This time we took a slow walk towards Friar’s Crag, admiring the view of Castle Crag, before taking the meandering path towards the Centenary Stones at Calfclose Bay. Before we got to Calfclose Bay, we came across a wide stony beach with a perfect view of Catbells. From here we set up camp and I quickly headed into the 13 degree water. I love swimming here, and although the water clarity is poor due to New Zealand Pygmy Weed, it was a silky smooth swim. I didn’t want to get out. Perhaps I’m becoming a mermaid?

Riley seemed to enjoy his walk to Derwentwater. That next week we took him to the vets to seek advice. He was given antibiotics and probiotic paste, but the vet also mentioned a heart murmur. Hopefully, the medication will help Riley feel better. He is a 13 year old boy after-all!

Thanks for reading,

Christine x

The Easter Bunny Went for a Swim

It’s taking me a while to sit down and write this blog. To celebrate Easter, I decided to do something similar to my Christmas swim. You can read about that here. So I purchased some fluffy rabbit ears and tail and this Easter bunny went for a swim in a Snowdonian llyn.

It’s getting harder now to find accessible swims in both the Lake District and Snowdonia, but one llyn was situated not far from the car park to the Rhyd Ddu Path for Snowdon. So on the Easter weekend, David and I took an early morning trip. On arrival I was surprised at how busy the car park was. I was not aware (at first) that the car park was for one of the six trails to Snowdon. Luckily, we managed to find a space and after paying a reasonable £3 for three hours, we donned our heavy backpacks and headed across the road towards the path which would lead us to Llyn y Gader.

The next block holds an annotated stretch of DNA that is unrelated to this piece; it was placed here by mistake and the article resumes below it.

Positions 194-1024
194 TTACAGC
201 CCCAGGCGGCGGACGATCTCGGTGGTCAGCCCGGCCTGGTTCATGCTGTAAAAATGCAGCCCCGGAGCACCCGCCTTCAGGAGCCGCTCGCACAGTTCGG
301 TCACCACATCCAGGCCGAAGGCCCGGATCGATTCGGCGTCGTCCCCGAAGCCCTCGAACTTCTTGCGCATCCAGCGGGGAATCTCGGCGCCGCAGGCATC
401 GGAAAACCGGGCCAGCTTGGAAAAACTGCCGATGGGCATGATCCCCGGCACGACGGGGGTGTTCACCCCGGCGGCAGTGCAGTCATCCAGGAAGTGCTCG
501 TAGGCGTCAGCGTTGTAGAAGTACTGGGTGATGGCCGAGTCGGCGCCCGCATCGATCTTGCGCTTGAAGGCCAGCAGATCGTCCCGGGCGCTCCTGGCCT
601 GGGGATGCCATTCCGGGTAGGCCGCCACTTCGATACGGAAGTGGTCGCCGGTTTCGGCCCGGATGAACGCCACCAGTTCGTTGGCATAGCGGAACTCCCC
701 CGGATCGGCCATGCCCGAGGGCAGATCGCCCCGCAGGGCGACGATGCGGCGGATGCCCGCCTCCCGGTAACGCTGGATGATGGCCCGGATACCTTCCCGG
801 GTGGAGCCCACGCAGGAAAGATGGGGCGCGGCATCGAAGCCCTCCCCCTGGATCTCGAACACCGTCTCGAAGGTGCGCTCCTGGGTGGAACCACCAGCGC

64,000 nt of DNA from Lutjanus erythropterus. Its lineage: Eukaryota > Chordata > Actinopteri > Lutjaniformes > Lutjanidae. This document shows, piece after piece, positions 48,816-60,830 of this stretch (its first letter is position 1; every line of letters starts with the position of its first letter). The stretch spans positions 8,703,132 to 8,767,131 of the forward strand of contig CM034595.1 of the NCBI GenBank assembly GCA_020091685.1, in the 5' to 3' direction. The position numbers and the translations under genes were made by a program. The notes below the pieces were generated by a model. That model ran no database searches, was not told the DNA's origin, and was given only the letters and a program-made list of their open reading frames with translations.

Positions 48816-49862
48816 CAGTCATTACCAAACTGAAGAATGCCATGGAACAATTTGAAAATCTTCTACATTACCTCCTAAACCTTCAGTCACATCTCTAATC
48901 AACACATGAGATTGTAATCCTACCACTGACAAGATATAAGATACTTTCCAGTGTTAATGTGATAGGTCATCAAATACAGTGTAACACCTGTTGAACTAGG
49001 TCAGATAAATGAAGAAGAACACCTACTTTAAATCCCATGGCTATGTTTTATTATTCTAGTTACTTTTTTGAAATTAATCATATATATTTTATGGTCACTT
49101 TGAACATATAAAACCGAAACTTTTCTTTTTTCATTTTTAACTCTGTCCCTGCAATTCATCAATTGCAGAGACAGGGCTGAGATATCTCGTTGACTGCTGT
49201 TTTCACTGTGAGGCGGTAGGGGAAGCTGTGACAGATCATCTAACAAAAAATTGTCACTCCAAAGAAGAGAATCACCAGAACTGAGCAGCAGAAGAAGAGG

Llyn y Gader

The path is wheelchair accessible for most of the way and is a distance of seven miles to Beddgelert. However, we were only walking perhaps one mile to the llyn. The day was overcast yet mild. We walked through conifer forest towards the lake shore where common sandpipers were flitting about. Careful not to tread on any ground nests we scanned the water’s edge for good entrance points. There weren’t many, but I found one where I could ease myself in and manage to clamber back out again. The water was murky yet had a silky sheen to it. At 11 degrees it was the warmest swim this year! There were fish in the llyn and one jumped out of the water which freaked me out a little and before I knew it, my mind was irrationally thinking what was in the water beneath me?

I was in the water for about 15 minutes, and it was a nice swim apart from losing my rabbit ears before luckily finding them in the shallows! After I got back on dry land and dressed, while sipping a hot coffee, I watched as the steamtrain from Beddgelert to Caernarfon billowed past.

Beddgelert to Caernarfon train

Not wanting to waste the day we retraced our steps back to the car park and headed towards RSPB Conwy’s reserve where we spent an hour walking the boardwalk and spying on the wildlife.

It was a nice way to spend a Saturday.

What is your favourite place in Snowdonia?

Thanks for reading,

Christine x